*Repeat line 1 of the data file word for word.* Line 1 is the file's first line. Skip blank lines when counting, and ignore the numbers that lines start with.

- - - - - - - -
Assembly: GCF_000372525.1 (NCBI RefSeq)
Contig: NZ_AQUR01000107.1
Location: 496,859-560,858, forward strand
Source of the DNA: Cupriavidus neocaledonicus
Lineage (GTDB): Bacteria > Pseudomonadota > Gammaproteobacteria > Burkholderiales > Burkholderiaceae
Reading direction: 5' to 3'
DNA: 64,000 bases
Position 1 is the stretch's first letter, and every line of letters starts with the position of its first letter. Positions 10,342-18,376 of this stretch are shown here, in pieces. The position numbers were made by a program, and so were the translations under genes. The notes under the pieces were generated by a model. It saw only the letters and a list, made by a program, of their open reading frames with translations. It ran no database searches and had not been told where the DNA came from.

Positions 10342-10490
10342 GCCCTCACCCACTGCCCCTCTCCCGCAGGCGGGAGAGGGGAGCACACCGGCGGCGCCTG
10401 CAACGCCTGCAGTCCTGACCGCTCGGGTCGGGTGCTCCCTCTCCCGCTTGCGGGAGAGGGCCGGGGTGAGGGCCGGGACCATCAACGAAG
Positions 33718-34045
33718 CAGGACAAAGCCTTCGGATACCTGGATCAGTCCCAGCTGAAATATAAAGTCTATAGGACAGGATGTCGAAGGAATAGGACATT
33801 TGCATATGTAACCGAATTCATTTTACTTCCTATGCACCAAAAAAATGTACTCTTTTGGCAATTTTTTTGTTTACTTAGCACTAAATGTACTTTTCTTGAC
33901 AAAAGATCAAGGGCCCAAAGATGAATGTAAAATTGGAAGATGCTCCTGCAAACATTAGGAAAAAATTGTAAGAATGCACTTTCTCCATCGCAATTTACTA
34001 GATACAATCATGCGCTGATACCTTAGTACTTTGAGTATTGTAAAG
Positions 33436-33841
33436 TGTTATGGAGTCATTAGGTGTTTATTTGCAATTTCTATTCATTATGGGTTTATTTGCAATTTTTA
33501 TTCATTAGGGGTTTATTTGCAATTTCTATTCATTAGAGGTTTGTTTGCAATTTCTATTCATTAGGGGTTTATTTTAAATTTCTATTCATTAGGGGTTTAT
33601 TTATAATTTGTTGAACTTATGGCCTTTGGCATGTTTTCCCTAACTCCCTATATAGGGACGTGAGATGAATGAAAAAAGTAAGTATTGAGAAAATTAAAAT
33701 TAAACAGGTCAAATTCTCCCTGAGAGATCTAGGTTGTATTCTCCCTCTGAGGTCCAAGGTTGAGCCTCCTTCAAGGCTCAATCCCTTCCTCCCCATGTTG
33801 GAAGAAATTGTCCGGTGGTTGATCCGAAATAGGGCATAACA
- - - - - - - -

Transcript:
Assembly: GCF_000372525.1 (NCBI RefSeq)